Or if you’d rather make a less intrusive mark in the tree, you can use this slightly different technique.
About the author:
Joshua Krause was born and raised in the Bay Area. He is a writer and researcher focused on principles of self-sufficiency and liberty at Ready Nutrition. You can follow Joshua’s work at our Facebook page or on his personal Twitter.
Joshua’s website is Strange Danger
Growing and storing foods is commonly a goal we strive for as we seek self-sufficiency. The easiest and fastest way to store foods is, of course, just dumping it into a root cellar or grain bin or barn, although not everything does so hot with that treatment. Hanging things like corn or onion braids from rafters or digging a pit to keep carrots or potatoes in is pretty close. We’ve been drying slivers and chunks of foods in the air for millennia now. All those methods of food preservation have transcended time pretty easily.
Some methods, however, have been lost along the way, or how we’ve done them has changed drastically – sometimes due to food safety understanding, but sometimes because our modern worlds make something else or another method far easier. Pressure canners and water bath canning aren’t exactly new, but they aren’t really historic methods, either. Folks needed other ways of getting from harvest to harvest once they stopped foraging as nomads, and for a long stretch of time, people were preserving meats, veggies, fruits and even eggs without electricity or refrigeration. Not every way I’ll point out was used extensively or often, nor do they all transfer to all climates or modern times, but some of them do.
Corn has a bad reputation today. Besides being genetically modified, corn today has been transformed into high-fructose corn syrup. It’s creeping into all kinds of foods and beverages where it never belonged.
The modern agriculture movement has taken this important crop and turned it into something to be avoided. The soil becomes so depleted it needs tons of fertilizer to continue producing. It’s been eroded, and completely disturbed. But a quick look at history will show that our ancestors depended on this staple crop.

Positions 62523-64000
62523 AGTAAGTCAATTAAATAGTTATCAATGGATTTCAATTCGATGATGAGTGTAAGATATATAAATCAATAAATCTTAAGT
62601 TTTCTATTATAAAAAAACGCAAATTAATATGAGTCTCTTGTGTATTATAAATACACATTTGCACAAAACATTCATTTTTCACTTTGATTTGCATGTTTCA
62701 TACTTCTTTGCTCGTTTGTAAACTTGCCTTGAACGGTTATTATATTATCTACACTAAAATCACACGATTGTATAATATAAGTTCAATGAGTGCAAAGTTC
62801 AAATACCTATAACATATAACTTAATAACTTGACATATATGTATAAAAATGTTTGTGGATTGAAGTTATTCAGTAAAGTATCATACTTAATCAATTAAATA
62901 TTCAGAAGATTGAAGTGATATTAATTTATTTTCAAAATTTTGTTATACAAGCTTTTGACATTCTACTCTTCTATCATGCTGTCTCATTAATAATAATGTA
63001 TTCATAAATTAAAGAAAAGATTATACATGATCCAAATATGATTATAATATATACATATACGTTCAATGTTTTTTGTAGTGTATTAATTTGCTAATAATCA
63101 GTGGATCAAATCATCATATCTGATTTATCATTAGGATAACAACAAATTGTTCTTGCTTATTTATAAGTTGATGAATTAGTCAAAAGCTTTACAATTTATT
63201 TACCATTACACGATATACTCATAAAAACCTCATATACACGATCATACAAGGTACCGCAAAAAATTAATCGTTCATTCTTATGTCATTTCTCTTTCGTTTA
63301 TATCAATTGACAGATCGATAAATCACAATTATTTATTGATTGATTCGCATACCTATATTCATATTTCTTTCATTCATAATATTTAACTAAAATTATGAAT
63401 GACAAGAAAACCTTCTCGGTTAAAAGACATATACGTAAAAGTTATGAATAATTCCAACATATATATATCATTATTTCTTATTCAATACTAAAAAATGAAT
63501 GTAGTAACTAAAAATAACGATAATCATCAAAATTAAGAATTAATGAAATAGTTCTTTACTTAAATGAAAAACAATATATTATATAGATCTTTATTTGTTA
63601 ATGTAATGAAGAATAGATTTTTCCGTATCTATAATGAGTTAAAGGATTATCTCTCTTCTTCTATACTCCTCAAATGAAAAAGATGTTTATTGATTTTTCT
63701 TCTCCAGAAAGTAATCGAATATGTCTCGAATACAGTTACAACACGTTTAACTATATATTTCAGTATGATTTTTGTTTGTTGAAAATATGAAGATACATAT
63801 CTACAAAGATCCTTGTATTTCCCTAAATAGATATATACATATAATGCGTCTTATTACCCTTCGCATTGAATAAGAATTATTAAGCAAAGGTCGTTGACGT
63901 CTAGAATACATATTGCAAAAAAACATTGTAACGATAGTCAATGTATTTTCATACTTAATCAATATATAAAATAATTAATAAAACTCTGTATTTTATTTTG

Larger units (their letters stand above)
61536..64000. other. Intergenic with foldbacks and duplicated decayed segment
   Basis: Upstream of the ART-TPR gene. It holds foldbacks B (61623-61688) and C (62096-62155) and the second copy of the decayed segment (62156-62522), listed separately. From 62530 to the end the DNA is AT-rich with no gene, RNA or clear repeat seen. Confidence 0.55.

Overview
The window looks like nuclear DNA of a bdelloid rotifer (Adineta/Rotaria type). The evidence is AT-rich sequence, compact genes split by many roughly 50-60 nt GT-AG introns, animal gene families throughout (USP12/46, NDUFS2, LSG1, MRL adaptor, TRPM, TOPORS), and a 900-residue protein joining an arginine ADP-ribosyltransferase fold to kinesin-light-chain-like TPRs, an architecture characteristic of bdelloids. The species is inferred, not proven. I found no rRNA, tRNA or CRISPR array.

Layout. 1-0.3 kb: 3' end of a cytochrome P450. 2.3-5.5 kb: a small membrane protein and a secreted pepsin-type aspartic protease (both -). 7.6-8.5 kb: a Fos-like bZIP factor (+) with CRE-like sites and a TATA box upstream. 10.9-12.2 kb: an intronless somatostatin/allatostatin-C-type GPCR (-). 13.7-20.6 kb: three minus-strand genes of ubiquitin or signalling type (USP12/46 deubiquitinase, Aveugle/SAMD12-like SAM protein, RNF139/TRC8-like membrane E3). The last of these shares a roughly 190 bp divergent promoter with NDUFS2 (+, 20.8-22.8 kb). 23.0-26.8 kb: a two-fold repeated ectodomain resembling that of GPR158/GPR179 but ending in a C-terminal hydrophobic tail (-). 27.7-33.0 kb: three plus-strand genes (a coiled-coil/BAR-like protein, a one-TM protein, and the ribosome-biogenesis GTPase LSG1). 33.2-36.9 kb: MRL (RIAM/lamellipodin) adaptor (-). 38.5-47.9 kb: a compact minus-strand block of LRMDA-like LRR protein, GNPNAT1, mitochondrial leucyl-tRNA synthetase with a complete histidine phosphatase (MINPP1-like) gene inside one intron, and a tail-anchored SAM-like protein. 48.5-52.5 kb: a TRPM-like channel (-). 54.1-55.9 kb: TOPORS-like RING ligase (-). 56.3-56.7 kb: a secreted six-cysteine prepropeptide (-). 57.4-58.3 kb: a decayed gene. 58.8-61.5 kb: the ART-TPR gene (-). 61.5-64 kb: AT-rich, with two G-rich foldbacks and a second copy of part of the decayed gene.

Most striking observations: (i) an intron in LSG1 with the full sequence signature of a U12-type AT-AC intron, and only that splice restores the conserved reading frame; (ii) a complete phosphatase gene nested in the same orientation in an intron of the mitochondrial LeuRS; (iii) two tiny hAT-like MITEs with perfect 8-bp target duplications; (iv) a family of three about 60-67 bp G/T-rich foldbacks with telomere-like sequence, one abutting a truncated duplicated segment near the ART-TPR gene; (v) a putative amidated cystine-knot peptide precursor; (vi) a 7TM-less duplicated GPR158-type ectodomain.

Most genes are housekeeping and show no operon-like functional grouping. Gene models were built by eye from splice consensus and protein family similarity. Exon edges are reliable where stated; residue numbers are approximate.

Traditional food preservation and storage methods have seen an uptick in popularity in the past decade, as people show an interest in learning how the native people of America preserved food and kept it safe for later consumption without refrigeration.
Of course, in winter months, storing food to prevent spoilage wasn’t such a huge concern, but in some parts of the country, indigenous people lived in areas that did not freeze or had a small number of freezing incidents.
Let’s take a look at how the native people dried and stored fruits, vegetables, and meat for consumption during the winter months or for times when food was scarce.
By Gaye Levy – Backdoor Survival
When this newest Prepper Book Festival was launched, I indicated there would be some fun titles along the more serious fiction and non-fiction titles. Couple practicality and usefulness with fun and and we have a real win. Such is the case with today;s book, 5 Gallon Bucket Book: DIY Projects, Hacks, and Upcycles.
Here in my household, collecting 5 gallon buckets takes second place only to mason jars, and you know how I feel about them! Give me a few dozen buckets and jars and I can and do store anything. There is one critical difference between the two, however, and that is I am very clever at scoring pre-owned buckets for free from restaurants and bakeries.
About the author:
Gaye Levy started Backdoor Survival so that she could share her angst and concern about our deteriorating economy and its impact on ordinary, middle-class folks. She also wanted to become a prepper of the highest order and to share her knowledge as she learned it along the way. On Backdoor Survival you will find survival and preparedness tools and tips for creating a self-reliant lifestyle through thoughtful prepping and optimism.
To read more from Gaye, visit her website, Backdoor Survival. You can also follow Gaye on Facebook, Twitter, Google+ and Pinterest or purchase her eBook, The Prepper’s Guide to Food Storage on Amazon.com.